Resulting from the stroke this client has reduced sight, which she finds frustrating. She has had a recent diagnosis of breast cancer and has had a bad fall in her garden; all this have impacted on her feeling vulnerable. The client has not been out of her home alone since July 2017. She is lacking in confidence and has anxiety.

Client’s mobility is restricted, she mobilises with a four wheeled trolley and walking stick indoors. She was issued a three wheeled walker for outdoors from hospital discharge but due to living on the hillslopes and having several steps to get in and out of her home it was restricting her to use the three wheeled walker, it was unused and kept in the shed.

There were several restrictions to her being able to get out of her home which creates a barrier for her to be able to access the community independently and safely. She has lived in her property for many years and does not feel that she would like to move from her family home.

Client used to mobilise independently, socialise with friends, enjoying shopping and having lunch, she was confident to use public transport but on referral feels lonely and isolated, having to rely solely on her friends to take her out.

Client does not feel safe to go out on her own and was anxious of falling again.

Goals

  • To regain confidence and reduce anxieties.
  • To join a new group and meet new people.
  • To be less reliant on her friends.
  • Improve her skills to use her walking aid.
  • To reengage with the Salvation Army Befriending service

Intervention

  • Community Connector assessed the property and arranged adaptations to be completed to the outside of the property to make it safer and accessible to get outside, this included installing clamp rails, grab rails, rehanging of garden gate and concrete infill to outdoor steps.
  • After discussion with client it was evident that she was unable to use the three wheeled walker due to its weight. A four wheeled rollator was ordered.
  • Supported to reengage with Salvation Army Befriending service.
  • Supported with walking practice with rollator and to regain confidence to use public transport and taxi service.
  • Mrs A was supported to join a new social group in the area she lives.
  • Mrs A was supported to arrange Meals on Wheels.
  • Referral to Good Gym for a befriender.

Outcome

Client’s confidence has grown to use the four wheeled rollator.

Using the newly installed rails makes her feels less anxious about falling and enabling her to access the outdoor space to the property independently also to be able to enjoy her garden again.

After confidence practice sessions to use the bus she felt that due to the distance to the bus stop and living on the hill slopes that she would feel happier to take a taxi

Client now attends a local social group, has met new people and enjoys the company, conversation and activities. She is now arranging to meet friends for lunch independently.

The Salvation Army Befriending service have reengaged and continues to visit, they have arranged for an old friend to visit for afternoon tea and client is waiting to be paired to a befriender from the Good Gym.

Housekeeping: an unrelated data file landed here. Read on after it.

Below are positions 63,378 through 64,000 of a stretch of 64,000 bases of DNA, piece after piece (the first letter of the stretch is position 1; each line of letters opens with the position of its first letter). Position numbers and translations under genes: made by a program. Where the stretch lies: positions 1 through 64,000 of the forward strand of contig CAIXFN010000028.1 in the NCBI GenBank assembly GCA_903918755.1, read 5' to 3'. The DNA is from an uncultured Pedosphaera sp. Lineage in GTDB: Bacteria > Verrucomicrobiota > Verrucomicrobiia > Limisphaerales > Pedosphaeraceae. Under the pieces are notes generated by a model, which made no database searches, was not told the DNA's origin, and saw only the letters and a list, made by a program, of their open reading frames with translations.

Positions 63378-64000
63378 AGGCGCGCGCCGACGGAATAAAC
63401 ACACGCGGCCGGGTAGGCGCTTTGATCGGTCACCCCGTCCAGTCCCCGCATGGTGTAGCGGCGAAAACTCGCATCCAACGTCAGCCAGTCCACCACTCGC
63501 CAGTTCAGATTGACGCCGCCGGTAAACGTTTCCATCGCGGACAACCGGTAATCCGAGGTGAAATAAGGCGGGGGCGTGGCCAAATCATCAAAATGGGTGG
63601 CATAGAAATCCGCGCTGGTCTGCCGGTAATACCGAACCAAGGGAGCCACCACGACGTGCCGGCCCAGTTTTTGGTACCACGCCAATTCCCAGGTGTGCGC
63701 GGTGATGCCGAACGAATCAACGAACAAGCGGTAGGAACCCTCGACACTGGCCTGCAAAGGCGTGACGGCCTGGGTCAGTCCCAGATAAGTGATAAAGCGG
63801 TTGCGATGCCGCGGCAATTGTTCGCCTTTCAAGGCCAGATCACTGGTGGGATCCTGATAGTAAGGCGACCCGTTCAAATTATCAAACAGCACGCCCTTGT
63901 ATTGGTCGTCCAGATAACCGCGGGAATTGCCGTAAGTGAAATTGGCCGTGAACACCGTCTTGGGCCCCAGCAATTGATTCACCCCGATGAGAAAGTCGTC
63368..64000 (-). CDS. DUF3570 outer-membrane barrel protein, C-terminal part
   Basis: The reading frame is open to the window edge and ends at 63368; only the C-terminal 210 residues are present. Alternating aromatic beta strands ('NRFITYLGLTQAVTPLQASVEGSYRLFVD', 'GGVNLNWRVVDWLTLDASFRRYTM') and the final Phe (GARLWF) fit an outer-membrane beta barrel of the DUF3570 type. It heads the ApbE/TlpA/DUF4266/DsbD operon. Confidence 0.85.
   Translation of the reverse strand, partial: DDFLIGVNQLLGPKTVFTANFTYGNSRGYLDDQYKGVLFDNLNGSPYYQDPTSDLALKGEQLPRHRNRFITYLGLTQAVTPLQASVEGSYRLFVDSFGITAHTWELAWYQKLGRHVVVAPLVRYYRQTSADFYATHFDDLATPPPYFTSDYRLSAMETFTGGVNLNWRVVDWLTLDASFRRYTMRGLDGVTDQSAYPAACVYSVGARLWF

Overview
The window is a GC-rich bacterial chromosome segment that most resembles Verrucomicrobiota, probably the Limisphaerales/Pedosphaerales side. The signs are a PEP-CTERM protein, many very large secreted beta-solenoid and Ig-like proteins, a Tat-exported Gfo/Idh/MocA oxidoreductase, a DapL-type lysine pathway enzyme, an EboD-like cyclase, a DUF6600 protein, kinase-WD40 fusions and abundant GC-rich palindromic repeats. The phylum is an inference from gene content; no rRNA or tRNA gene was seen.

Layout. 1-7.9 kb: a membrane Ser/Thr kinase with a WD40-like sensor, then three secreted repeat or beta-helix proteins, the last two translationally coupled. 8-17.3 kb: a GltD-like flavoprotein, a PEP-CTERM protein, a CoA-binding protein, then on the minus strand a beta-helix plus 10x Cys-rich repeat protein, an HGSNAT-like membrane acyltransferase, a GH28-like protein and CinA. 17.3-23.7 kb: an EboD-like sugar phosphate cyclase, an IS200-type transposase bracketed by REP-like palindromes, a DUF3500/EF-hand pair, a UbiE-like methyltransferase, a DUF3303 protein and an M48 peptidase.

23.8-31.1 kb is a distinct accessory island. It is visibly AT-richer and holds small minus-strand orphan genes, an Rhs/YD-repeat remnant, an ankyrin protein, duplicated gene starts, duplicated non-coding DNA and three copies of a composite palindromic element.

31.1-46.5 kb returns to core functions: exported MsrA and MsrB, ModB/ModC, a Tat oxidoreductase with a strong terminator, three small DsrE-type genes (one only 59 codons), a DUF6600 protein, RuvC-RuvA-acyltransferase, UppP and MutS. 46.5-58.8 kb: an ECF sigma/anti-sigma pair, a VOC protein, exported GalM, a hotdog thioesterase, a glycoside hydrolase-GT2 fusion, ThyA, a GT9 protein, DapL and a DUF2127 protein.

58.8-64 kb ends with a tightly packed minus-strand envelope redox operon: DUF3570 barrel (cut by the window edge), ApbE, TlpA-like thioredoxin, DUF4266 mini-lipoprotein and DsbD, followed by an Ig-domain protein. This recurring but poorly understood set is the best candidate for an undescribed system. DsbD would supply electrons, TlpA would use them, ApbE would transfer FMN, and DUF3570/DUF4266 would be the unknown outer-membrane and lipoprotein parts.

Client reports she now feels that she is enjoying socialising again, feeling less lonely and no longer feels that she is isolated. Client said that she feels a “great sense of achievement”.

Shared Lives Christmas party

Shared Lives households, staff and prospective Shared Lives carers met together for a Christmas celebration last week.

The fun evening included Mulled wine, live music from The Simpsons, the infamous Shared Lives raffle and a buffet (provided by Lily and Lime).

Shared Lives carers welcome adults form the community into their own homes. They share their home life and community activities and receive a fee for the support they provide. If you know of anyone with a spare room and some spare time who would like to help someone who needs a bit of extra support then please get them to contact the Shared Lives team on 023 9261 6700

 

Social Prescribing Portsmouth launch

Social Prescribing is a means of enabling GPs and other frontline healthcare professionals to refer patients to a link worker – to provide them with a face to face conversation during which they can learn about the possibilities and design their own personalised solutions, i.e. ‘co-produce’ their ‘social prescription’- so that people with social, emotional or practical needs are empowered to find solutions which will improve their health and wellbeing.

The Social Prescribing Portsmouth team can help in three ways

  • By giving people time to explore and define what is important for their wellbeing, helping to identify issues they would like to address
  • Walk alongside people to access services, activities and resources of community support
  • Plan for challenges and build resilience

What people say

“I just wanted to say since our first meeting I’ve felt better about my situation. I feel like a person and not a patient for the first time in my life I don’t feel my fibro is controlling me and rather the other way around and I’m living my life, so thank you”

“I wish this service had been around a long time ago”

How to access the Service